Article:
American Chemical Society
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Evaluating the Catalytic Contribution from the Oxyanion Hole in Ketosteroid Isomerase

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posted on 2011-12-21, 00:00 authored by Jason P. Schwans, Fanny Sunden, Ana Gonzalez, Yingssu Tsai, Daniel Herschlag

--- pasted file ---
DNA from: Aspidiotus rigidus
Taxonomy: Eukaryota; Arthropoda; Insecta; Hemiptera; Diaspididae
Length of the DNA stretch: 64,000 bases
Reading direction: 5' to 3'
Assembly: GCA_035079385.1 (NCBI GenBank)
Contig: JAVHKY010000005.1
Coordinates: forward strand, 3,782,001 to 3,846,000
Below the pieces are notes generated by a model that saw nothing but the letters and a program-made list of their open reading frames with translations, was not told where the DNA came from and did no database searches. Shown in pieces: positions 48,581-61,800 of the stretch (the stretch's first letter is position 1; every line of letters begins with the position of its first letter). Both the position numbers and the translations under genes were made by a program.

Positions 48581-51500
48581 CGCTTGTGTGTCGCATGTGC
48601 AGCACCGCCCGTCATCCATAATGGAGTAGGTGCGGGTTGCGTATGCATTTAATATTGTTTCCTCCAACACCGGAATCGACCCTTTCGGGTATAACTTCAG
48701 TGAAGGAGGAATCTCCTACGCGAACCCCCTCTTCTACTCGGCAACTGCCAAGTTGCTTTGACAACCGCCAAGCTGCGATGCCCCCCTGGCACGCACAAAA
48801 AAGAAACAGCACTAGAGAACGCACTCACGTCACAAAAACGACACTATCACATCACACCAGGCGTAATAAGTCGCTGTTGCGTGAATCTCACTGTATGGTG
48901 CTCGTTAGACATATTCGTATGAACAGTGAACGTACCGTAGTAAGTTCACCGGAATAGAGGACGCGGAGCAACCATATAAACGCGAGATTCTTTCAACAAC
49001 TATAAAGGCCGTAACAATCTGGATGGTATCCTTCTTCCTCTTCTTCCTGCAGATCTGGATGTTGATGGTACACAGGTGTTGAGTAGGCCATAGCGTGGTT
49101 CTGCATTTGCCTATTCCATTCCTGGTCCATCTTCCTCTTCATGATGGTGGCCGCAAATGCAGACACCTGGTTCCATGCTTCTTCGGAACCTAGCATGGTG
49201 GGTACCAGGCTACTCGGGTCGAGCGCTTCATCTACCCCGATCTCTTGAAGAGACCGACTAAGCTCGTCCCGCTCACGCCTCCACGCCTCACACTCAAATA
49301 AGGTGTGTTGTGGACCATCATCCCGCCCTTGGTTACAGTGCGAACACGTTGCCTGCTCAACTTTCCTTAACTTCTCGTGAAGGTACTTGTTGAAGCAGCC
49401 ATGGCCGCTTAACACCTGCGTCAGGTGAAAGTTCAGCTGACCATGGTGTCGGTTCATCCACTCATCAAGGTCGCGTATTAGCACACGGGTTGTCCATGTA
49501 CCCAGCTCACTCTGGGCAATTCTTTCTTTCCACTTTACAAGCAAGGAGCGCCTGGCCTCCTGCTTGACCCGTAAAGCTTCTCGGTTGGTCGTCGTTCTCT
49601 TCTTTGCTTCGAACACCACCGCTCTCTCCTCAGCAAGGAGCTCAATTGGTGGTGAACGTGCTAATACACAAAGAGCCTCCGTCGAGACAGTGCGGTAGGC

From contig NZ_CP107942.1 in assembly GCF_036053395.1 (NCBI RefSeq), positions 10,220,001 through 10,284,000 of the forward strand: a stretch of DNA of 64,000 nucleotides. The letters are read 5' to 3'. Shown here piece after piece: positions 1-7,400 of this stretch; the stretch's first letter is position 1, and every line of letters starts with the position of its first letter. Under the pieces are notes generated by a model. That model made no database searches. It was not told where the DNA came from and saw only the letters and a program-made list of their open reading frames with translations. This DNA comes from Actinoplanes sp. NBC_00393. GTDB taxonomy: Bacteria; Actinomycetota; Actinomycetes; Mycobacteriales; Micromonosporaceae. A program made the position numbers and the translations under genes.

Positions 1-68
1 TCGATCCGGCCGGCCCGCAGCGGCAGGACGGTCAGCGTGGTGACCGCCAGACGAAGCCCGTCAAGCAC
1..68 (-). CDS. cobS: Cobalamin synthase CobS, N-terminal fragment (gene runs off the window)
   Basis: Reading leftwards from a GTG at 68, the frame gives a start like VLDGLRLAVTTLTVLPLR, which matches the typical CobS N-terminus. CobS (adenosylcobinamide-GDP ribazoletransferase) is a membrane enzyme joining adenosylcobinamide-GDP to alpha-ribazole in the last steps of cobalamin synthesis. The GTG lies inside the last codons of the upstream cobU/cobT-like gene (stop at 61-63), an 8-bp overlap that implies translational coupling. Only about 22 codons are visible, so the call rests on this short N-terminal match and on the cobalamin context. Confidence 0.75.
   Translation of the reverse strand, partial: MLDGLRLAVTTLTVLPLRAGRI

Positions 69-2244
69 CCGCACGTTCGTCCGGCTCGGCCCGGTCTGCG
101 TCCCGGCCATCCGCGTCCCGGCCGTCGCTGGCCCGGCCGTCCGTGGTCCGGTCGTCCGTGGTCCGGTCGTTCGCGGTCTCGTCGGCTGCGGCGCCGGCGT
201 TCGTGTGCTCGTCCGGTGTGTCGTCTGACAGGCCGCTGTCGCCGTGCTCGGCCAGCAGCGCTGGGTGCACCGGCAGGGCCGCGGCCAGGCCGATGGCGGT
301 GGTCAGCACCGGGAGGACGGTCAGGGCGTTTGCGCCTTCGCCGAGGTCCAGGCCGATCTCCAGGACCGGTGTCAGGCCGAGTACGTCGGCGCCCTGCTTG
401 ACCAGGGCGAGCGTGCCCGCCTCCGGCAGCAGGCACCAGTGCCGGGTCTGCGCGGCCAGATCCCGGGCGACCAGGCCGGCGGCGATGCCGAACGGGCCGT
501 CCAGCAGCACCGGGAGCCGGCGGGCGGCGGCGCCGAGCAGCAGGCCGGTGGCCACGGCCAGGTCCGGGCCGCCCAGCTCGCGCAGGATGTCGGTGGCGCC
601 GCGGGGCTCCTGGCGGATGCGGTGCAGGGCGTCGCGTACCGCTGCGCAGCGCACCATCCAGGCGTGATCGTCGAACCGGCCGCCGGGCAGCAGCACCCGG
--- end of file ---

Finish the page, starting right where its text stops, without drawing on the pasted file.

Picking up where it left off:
Prior site-directed mutagenesis studies in bacterial ketosteroid isomerase (KSI) reported that substitution of both oxyanion hole hydrogen bond donors gives a 105- to 108-fold rate reduction, suggesting that the oxyanion hole may provide the major contribution to KSI catalysis. But these seemingly conservative mutations replaced the oxyanion hole hydrogen bond donors with hydrophobic side chains that could lead to suboptimal solvation of the incipient oxyanion in the mutants, thereby potentially exaggerating the apparent energetic benefit of the hydrogen bonds relative to water-mediated hydrogen bonds in solution. We determined the functional and structural consequences of substituting the oxyanion hole hydrogen bond donors and several residues surrounding the oxyanion hole with smaller residues in an attempt to create a local site that would provide interactions more analogous to those in aqueous solution. These more drastic mutations created an active-site cavity estimated to be ∼650 Å3 and sufficient for occupancy by 15–17 water molecules and led to a rate decrease of only ∼103-fold for KSI from two different species, a much smaller effect than that observed from more traditional conservative mutations. The results underscore the strong context dependence of hydrogen bond energetics and suggest that the oxyanion hole provides an important, but moderate, catalytic contribution relative to the interactions in the corresponding solution reaction.